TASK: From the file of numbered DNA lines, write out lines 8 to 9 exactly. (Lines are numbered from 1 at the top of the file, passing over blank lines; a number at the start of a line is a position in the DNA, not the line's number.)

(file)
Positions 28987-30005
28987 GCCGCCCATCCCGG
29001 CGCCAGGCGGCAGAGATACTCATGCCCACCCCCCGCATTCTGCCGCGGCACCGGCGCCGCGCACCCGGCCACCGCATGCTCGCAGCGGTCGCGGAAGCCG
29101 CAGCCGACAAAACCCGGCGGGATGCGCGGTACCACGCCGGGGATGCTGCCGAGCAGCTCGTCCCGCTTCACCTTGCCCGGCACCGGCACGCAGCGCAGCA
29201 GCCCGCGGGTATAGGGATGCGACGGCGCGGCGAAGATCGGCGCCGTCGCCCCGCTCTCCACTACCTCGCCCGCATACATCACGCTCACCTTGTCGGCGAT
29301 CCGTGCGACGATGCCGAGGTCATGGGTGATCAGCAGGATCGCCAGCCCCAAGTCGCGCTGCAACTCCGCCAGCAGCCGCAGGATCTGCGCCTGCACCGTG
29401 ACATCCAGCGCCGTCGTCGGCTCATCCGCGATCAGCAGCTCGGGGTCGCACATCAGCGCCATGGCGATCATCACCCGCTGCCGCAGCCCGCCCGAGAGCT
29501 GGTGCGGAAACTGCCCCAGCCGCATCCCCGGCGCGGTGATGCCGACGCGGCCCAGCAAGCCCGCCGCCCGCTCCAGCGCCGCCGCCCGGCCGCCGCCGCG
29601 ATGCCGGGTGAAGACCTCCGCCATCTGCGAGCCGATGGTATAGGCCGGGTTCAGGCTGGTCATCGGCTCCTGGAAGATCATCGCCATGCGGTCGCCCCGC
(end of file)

29501 GGTGCGGAAACTGCCCCAGCCGCATCCCCGGCGCGGTGATGCCGACGCGGCCCAGCAAGCCCGCCGCCCGCTCCAGCGCCGCCGCCCGGCCGCCGCCGCG
29601 ATGCCGGGTGAAGACCTCCGCCATCTGCGAGCCGATGGTATAGGCCGGGTTCAGGCTGGTCATCGGCTCCTGGAAGATCATCGCCATGCGGTCGCCCCGC